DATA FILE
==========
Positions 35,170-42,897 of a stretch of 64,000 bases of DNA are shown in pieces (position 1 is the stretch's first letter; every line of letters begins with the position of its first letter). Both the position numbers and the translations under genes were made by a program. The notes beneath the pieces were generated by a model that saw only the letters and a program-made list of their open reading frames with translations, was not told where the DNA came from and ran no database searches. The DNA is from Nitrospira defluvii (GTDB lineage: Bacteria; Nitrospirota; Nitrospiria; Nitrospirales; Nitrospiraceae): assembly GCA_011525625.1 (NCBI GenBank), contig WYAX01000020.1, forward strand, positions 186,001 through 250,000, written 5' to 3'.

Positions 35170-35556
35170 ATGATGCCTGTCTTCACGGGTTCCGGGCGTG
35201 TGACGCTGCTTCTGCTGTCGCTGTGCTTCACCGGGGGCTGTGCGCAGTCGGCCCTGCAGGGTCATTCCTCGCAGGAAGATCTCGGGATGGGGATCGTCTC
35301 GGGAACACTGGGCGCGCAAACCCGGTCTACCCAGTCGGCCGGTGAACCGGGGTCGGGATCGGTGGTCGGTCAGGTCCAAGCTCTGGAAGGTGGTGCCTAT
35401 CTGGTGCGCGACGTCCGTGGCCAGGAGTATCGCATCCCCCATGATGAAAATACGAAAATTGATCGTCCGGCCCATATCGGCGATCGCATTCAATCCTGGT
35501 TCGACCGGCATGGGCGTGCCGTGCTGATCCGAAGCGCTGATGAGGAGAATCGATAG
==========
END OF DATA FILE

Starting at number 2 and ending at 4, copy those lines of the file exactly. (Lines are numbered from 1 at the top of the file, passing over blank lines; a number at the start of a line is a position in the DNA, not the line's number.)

Positions 35170-35556
35170 ATGATGCCTGTCTTCACGGGTTCCGGGCGTG
35201 TGACGCTGCTTCTGCTGTCGCTGTGCTTCACCGGGGGCTGTGCGCAGTCGGCCCTGCAGGGTCATTCCTCGCAGGAAGATCTCGGGATGGGGATCGTCTC